I suspect that anyone who grows up with at least a little bit of structure at home and attends a decent school—as I assume that most members of Congress did—learns the kind of lessons that most of us learned as juveniles.
And yet, as adults, our brains have a tendency to go haywire.
As I write this, we see our senators and members of the House being petulant, refusing to talk to each other, unable to compromise over a continuing resolution to fund our government, resulting in a partial federal shutdown.
Perhaps members of the U.S. Senate and the House of Representatives should read “All I Really Need to Know I Learned in Kindergarten,” because, as Fulghum says, imagine “if all governments had a basic policy to always put things back where they found them and to clean up after their own mess.”
He even suggests that the world would be a better place if we all had milk and cookies at about three o’clock every afternoon and then lay down on our blankies for a nap. I don’t know about that, but I’d sure like to see our congressional leaders step outside their ideological boxes and have a couple of pops together at the end of every day. Maybe if they did that they’d get to know each other better—you know, see the human side—and be able to deal with each other in a way that would actually enable them to get something accomplished.
It seems elementary to me.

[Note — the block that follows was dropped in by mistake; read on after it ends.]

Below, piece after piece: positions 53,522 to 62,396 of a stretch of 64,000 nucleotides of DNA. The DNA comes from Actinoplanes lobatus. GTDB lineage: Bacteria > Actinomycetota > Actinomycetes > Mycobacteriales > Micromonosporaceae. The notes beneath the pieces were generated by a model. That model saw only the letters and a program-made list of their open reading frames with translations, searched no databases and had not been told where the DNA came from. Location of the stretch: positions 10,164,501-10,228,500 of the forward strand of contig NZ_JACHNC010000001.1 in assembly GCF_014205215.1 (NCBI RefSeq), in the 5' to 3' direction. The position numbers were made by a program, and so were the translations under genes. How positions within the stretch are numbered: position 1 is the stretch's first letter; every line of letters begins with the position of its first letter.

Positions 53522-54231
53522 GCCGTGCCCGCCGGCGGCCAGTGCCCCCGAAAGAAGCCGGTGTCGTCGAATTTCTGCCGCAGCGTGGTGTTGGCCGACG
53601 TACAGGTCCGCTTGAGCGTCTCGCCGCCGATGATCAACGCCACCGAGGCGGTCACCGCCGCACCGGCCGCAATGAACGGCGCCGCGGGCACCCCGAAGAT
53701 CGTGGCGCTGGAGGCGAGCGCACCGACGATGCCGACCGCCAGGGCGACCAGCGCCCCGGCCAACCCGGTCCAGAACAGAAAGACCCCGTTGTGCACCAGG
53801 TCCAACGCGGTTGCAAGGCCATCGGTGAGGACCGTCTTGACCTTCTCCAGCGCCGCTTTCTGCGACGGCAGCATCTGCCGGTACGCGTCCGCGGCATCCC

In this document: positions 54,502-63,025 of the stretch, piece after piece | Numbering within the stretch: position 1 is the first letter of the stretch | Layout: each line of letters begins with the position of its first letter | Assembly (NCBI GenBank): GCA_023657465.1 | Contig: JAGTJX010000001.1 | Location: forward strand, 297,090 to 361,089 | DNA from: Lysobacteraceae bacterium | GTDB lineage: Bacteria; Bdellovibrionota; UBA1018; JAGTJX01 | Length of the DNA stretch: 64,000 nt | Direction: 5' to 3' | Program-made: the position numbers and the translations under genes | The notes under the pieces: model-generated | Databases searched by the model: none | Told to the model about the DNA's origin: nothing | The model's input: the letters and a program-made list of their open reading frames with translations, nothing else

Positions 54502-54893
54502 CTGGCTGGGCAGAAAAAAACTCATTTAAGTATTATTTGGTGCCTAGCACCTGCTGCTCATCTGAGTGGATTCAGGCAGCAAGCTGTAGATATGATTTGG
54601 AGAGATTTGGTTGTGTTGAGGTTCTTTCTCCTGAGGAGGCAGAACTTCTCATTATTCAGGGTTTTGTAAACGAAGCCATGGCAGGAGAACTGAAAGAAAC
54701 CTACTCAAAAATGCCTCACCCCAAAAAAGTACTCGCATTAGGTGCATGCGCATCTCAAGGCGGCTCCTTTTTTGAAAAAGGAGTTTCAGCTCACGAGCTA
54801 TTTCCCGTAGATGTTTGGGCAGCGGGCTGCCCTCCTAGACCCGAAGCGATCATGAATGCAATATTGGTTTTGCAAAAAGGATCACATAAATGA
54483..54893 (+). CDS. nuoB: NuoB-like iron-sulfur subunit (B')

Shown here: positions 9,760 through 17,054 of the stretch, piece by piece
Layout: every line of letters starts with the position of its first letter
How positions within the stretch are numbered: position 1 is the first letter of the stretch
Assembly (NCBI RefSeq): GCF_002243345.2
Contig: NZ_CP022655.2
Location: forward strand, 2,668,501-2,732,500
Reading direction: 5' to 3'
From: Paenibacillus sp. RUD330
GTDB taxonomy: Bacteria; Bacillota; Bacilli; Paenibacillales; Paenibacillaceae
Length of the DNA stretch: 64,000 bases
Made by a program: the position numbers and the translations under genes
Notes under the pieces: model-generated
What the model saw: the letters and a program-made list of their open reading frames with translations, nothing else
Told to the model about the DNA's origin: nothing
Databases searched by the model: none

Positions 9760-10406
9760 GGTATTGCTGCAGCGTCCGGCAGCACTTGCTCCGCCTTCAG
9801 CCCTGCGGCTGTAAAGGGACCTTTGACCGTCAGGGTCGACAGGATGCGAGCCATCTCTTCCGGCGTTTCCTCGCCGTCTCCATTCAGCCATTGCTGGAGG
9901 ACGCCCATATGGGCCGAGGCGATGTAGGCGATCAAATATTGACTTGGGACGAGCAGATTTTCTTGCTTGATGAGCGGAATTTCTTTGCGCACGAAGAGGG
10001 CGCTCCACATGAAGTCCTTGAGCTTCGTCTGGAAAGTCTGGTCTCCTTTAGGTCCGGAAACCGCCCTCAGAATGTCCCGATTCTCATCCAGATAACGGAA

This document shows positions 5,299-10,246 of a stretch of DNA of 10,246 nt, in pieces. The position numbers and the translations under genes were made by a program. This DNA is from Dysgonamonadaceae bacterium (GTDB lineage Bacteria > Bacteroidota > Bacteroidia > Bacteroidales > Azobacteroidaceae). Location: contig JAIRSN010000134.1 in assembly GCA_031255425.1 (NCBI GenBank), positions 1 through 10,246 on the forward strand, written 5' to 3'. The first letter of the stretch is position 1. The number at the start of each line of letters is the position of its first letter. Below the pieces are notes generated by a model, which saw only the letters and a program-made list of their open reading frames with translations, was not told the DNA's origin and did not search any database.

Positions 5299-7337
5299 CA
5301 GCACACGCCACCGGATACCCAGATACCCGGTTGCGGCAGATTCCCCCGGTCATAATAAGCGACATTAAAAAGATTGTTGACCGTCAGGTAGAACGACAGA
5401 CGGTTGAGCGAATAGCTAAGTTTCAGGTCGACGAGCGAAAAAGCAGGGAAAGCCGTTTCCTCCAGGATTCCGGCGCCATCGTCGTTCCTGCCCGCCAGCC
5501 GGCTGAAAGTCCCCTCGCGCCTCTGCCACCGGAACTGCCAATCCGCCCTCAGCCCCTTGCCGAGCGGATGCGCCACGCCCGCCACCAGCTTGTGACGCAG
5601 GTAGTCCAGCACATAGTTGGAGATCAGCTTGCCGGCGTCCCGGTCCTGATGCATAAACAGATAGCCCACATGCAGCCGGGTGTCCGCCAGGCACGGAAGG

Having grown up in a drinking culture, perhaps I was too easy on my Dad in the assessment of his “problem.”
October 1, 2013
The first place I can remember living as a child during the early ’50s was an upper flat on St. John St., between Martin and Parkinson, in a Polish neighborhood in Southwest Detroit. Next door, in the middle of the block, was a tiny bar called Franko’s, attached to the front of an old, wooden house. A half-block away was Our Lady Queen of Angels, the Catholic church on Martin, where my parents were married after World War II. Across the street was Stempien’s Bar.
It was my Mom’s old neighborhood. My Dad came from one much like it around 23rd and Buchanan. They were the kind of neighborhoods that proliferated in old Midwest industrial cities such as Detroit, Cleveland, Milwaukee and Chicago since before the time of the Great Depression until the suburbanization of America. You know, “a bar or church on every corner.”
As I often say, one of my most vivid memories as a kid is the Sunday afternoon visits to the homes of my grandparents where, invariably, there was a fifth of whiskey in the middle of the table and a bottle of beer in the hand of every adult male.
By the time I was in kindergarten I knew “a drunk” when I saw one. My Dad was not a drunk.
I believe it was 1951 that our family moved into a new brick home that my Mom and Dad built at 13ll7 Tireman in Dearborn. Originally settled by German immigrant farmers, the area at that time was a melting pot of ethnic groups—Polish, Italian, Irish, Scotch, German and more. There were a dozen kids living on every block. Practically none of the mothers worked outside the home. Most of the fathers were war veterans with a high school education, if that, and worked for either an auto company or an auto supplier. Some of them, like my Dad, were self-employed.
Having come from ethnic enclaves of their own where family gatherings involving alcohol were the primary way folks socialized, almost all of the fathers I knew in Dearborn drank. Our next-door neighbor on Tireman, Mr. Phillips—who had changed his Polish last name—favored Manhattans. Around the corner on Reuter, Mr. Conflitti—who my Dad referred to as “the Dago”—preferred Wild Turkey bourbon. My father drank shots of Canadian Club whiskey, before eventually graduating to Seagram’s VO.